Title: Independence Day
Author: Richard Ford
Genre: literary fiction
Why did you choose to read this book?
This is the second book in a series and I enjoyed the first book, The Sportswriter.There are two more books in the series: The Lay of the Land and Let Me Be Frank with You, which were published in 2006 and 2014, respectively.
What did you like about it?
It is very well-written. The first-person narrative invites the reader to get inside the main character’s head. In 1988 Frank Bascombe is a former sportswriter and current New Jersey real estate agent who is living in his so-called “Existence Period,” a period of his life in which he is drifting, on auto-pilot and not taking on any extra commitments or trying to change his life. His ex-wife lives with their two children and her wealthy husband in Connecticut. Frank is planning an Independence Day weekend with his 15-year old son Paul, who has emotional, legal and behavior issues, to visit the Basketball and Baseball Halls of Fame. He hopes to forge some paternal connection with his son and provide guidance for the troubled boy. Everything does not go as planned.
Having read The Sportswriter, I enjoyed catching up with Frank about five years after the setting of the first book and seeing the similarities to his character in the first book, while appreciating how he had matured in the years between the books.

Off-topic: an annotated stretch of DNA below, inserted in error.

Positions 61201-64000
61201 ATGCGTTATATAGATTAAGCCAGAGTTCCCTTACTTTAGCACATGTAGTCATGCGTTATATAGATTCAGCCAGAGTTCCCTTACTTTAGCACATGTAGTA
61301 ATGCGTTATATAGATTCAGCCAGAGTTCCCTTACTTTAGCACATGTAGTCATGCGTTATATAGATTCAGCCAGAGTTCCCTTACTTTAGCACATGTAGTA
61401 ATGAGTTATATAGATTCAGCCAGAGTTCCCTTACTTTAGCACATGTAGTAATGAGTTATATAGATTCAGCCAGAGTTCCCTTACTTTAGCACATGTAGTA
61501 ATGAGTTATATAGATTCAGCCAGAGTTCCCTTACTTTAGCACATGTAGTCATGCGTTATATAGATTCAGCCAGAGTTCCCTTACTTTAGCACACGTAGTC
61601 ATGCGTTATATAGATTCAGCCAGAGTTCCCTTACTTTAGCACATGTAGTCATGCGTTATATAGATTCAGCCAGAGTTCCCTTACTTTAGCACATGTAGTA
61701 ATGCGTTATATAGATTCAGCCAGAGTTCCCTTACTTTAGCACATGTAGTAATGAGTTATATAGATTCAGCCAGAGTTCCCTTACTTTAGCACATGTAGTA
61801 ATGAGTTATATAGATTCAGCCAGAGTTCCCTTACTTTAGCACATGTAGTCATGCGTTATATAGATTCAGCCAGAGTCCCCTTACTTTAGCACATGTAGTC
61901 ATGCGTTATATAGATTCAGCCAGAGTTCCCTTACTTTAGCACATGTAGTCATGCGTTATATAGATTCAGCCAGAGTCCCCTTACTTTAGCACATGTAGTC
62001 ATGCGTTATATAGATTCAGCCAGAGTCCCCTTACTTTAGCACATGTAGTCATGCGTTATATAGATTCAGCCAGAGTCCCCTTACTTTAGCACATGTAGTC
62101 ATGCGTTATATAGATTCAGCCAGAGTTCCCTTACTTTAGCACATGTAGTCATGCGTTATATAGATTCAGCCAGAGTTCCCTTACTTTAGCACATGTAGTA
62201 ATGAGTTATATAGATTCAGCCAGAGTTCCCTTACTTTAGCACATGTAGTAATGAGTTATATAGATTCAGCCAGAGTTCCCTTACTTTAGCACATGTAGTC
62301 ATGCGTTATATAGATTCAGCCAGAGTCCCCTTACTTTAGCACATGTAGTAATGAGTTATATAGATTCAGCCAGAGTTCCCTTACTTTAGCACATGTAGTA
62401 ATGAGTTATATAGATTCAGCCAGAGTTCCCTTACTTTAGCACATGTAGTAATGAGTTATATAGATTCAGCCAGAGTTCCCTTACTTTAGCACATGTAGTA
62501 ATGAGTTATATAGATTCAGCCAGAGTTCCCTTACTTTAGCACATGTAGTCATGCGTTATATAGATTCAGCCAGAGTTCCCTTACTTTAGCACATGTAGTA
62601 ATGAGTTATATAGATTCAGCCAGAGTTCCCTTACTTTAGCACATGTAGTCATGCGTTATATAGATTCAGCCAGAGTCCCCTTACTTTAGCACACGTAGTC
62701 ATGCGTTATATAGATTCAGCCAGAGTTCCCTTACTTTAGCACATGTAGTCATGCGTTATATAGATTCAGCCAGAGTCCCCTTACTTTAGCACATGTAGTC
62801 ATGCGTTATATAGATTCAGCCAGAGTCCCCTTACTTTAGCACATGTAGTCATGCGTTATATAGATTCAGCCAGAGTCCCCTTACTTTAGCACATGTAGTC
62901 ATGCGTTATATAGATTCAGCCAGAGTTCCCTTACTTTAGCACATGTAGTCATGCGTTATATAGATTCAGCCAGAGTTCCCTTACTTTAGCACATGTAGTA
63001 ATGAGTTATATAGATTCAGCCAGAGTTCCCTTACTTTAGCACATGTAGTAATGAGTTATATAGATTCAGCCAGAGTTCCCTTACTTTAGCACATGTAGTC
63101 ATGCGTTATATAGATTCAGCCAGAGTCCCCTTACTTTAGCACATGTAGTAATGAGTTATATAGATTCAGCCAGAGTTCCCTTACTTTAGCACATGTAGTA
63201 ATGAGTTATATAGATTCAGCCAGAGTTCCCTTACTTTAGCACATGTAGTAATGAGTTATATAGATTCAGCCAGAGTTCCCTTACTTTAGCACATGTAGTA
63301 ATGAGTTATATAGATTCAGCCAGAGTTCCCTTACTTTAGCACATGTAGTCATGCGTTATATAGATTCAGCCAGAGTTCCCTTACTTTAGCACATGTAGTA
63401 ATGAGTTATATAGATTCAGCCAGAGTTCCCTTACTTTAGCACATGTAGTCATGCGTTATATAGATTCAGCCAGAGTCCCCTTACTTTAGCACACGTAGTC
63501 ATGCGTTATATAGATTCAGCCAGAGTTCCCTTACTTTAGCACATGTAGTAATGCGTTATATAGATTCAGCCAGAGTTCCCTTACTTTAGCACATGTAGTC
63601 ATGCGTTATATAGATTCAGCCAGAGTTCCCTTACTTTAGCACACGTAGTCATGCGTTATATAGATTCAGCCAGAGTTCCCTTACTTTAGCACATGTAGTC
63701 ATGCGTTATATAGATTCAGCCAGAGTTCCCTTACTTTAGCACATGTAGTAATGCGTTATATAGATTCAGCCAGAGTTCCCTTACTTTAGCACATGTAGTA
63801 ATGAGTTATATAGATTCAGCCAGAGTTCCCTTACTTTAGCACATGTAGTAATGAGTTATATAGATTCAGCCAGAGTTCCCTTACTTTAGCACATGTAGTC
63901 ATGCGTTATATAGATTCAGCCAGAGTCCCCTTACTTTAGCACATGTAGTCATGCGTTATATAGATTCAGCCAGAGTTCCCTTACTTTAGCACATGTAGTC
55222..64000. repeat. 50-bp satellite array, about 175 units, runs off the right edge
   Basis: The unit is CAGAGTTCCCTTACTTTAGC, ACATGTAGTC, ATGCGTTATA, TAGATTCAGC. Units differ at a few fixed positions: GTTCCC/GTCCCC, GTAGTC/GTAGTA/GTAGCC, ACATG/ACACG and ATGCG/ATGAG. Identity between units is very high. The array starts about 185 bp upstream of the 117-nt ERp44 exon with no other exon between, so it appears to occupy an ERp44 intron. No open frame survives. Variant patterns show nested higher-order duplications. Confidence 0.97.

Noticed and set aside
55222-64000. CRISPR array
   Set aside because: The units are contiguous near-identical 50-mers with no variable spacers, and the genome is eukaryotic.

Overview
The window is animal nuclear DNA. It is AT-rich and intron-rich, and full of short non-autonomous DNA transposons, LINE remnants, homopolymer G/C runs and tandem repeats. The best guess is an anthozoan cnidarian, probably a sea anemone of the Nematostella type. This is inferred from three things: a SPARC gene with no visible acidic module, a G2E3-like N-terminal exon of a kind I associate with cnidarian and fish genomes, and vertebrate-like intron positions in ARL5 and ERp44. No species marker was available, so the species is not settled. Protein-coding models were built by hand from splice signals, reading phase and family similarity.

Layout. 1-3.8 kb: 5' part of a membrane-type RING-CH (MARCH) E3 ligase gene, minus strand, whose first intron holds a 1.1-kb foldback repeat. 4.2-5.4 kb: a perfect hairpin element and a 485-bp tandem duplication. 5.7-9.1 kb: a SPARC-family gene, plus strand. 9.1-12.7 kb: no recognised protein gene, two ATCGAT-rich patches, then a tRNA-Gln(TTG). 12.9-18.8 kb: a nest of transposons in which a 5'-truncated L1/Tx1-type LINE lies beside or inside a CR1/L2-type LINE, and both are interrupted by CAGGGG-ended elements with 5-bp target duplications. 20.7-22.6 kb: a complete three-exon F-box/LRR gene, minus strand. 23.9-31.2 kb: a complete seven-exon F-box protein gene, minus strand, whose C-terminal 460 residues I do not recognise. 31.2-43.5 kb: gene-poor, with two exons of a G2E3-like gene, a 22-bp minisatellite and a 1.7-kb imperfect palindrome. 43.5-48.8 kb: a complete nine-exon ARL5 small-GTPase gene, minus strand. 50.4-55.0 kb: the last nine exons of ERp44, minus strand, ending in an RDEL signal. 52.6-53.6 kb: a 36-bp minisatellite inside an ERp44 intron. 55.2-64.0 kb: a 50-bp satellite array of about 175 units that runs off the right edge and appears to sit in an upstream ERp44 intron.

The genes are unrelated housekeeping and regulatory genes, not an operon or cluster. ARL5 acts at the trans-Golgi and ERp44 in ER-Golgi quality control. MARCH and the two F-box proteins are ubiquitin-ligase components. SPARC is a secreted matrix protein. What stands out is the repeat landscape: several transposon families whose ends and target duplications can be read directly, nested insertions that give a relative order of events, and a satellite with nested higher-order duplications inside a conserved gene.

Did it remind you of any other book, or a movie?
It was of course similar to The Sportswriter. The series (so far) reminds me of John Updike’s Rabbit series, which also follows a man through various stages of his life.
Was there anything noteworthy about the book?
In 1996 Independence Day won both the Pulitzer Prize and PEN/Faulkner Award for Fiction.
What feeling did the book leave you with?
The book is over 400 pages long and covers a long weekend, so it’s a slow read. There are a lot of details: descriptions of what Frank’s seeing and Frank’s internal dialogue. A 90-second episode can span several pages. This is a book to savor rather than being a page-turner. Finishing the book left me feeling as though I’d accomplished something. I look forward to reading the next book, The Lay of the Land, but not right away.
Who would you recommend the book to?
I recommend this book to parents—especially fathers—of teenage boys and fans of U.S. literary fiction.
What would you pair this book with?
I’d pair this book with a summer road trip with family to historic sites, national monuments or museums.
Durham Tech’s libraries have three copies of this book, so check it out!